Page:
The History of the Brighton Historical Society
The Brighton Historical Society was founded on the 2nd October, 1963.
The catalyst for the formation of the society was the publication of Weston Bates book, A History of Brighton, and a sellout musical recital in memory of the famous composer, Percy Grainger, who was born in Brighton.
Following the interest in the Grainger afternoon and Weston Bate's book, the Brighton Library put out an exercise book inviting signatures of parties interested in forming an historical society. Surprisingly the book was filled completely in less than a fortnight. The inaugural meeting of the BHS was held in the supper room at the Brighton Town Hall on the 2nd October, 1963. It was a resounding success and a steering committee was formed. 58 people joined and membership was £1 per person.
The very first BHS public event was a Bring Your Treasures Night. People were invited to bring along small antiques, bric-a-brac, etc and local antique dealers spoke on each item. Some of these things, such as items from the Thomas Wilson Estate, were handed over to the Society and became the nucleus of our collection. Thomas Wilson lived all of his life in Brighton, was a councillor for over 50 years and the Mayor of Brighton seven times.
Another popular event held in April, 1964 was The Schools of Early Brighton. Thirteen speakers were asked to speak on the Brighton schools they attended; it was a popular topic that drew many new members and an article about it featured in the Australian Women's Weekly.
In 1964, the Society organised an open day and hundreds turned up to go through a Brighton icon, the famous house, St Ninian's, situated on the seafront and once owned by Captain George Ward Cole. The house, with its famous Singapore teak wing, became a fashionable rendezvous for the important people who shaped Melbourne's history. Summer garden parties were often held and Victoria's first royal visitor, the Duke of Edinburgh, put the seal of fame on St Ninian's when he visited in 1867.
In 1967 we held an After 5 cocktail party to launch the Sidney Nolan Exhibition. Sidney had been a student at Brighton Technical School, and he and his family loaned paintings for exhibition in the Town Hall. The exhibition was filmed and was included in an ABC program called This Spinning, Dreaming Thing about Nolan. More than 3,000 people saw the exhibition and it put the BHS on the map in a huge way.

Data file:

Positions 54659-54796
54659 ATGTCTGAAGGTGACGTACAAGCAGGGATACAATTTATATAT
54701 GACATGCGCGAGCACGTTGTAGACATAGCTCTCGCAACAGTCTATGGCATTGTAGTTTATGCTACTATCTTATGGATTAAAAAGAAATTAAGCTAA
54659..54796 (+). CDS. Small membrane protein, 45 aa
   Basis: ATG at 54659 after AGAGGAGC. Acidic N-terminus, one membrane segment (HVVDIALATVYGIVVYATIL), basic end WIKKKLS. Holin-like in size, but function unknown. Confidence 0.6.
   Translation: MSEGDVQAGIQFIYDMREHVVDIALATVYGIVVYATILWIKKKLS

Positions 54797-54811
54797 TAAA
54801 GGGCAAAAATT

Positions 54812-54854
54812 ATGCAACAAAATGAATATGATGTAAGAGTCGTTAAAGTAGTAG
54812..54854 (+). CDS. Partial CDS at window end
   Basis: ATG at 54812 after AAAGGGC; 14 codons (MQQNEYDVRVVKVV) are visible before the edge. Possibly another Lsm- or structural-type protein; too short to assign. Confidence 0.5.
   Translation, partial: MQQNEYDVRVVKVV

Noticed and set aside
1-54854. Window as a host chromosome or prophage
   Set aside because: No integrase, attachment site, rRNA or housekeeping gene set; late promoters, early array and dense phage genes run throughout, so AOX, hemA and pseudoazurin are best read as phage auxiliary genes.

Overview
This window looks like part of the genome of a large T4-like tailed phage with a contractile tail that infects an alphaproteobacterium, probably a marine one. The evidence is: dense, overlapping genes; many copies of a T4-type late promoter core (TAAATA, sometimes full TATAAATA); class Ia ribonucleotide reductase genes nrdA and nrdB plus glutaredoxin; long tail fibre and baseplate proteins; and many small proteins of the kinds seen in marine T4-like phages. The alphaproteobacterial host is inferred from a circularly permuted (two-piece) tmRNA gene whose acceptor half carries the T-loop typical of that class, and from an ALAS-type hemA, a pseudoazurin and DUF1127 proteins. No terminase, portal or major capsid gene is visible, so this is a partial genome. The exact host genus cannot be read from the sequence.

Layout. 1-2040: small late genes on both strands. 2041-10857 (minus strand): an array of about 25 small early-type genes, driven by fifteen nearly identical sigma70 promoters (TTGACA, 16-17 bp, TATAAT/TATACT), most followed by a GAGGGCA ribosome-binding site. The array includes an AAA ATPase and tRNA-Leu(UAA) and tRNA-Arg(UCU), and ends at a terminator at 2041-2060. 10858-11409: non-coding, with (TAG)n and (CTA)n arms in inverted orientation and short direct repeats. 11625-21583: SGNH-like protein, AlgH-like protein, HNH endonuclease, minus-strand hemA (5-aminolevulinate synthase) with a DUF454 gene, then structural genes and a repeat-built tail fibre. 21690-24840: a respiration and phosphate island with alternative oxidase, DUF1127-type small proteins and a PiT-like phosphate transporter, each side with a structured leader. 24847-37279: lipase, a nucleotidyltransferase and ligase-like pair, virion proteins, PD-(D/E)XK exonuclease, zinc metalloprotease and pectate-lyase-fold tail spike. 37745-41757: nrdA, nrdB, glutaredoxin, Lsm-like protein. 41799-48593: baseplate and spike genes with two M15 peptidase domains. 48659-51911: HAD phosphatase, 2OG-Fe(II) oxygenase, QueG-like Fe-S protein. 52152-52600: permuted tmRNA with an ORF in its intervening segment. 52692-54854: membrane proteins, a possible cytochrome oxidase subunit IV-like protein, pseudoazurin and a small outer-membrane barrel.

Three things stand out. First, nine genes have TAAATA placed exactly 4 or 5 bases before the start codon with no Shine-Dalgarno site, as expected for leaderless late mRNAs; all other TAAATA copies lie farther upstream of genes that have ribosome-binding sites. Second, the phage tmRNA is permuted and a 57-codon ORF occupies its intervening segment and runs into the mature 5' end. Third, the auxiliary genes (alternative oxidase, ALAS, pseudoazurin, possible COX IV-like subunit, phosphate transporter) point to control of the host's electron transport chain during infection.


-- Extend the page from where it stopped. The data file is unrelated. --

The BHS initiated an appeal to do with Adam Lindsay Gordon, the famed poet and horseman, who lived the last 13 months of his life at 10 Lewis Street, Brighton. It was from this house in 1870, that Gordon left with his rifle on his way to the foreshore where he committed suicide. His body was recovered and laid out at the stables of the Marine Hotel. When 10 Lewis Street was dismantled, a gentleman of great foresight, Cyril Goode, rescued and numbered every brick. Mr Goode handed over this valuable resource to the BHS with the idea in mind that AGL's cottage be restored to its original condition. A committee was formed and an appeal launched. People such as Barry Humphries came on board to raise funds for the cause. Designs were drawn up, but there was one hitch, no-one could agree on where to re-assemble the cottage. There wasn't one single site people did not oppose. The thousands raised were refunded and re¬distributed and the cottage disappeared along with the idea.
In April of 1973 Brighton Treasures on Display was held in the chapel of another of our famous houses, Chevy Chase. This was opened by none other than the Premier, Sir Rupert Hamer, and included amongst the exhibition were the works (on loan) of Nolan, Heysen, the Boyd family, Cumbrae Stewart and Tom Roberts.
In 1998 the BHS moved to its present position in the Brighton Town Hall, once the site of the children's library.
In September, 2009 we remembered the great Sir Thomas Bent by re-creating his funeral 100 years after his death. A horse-drawn hearse followed by mourners made its way to Bent's graveside at the Brighton Cemetery where Weston Bate delivered a eulogy.
The BHS continues to hold many exciting exhibitions and events. Please click What's On to find out what's happening in the Society.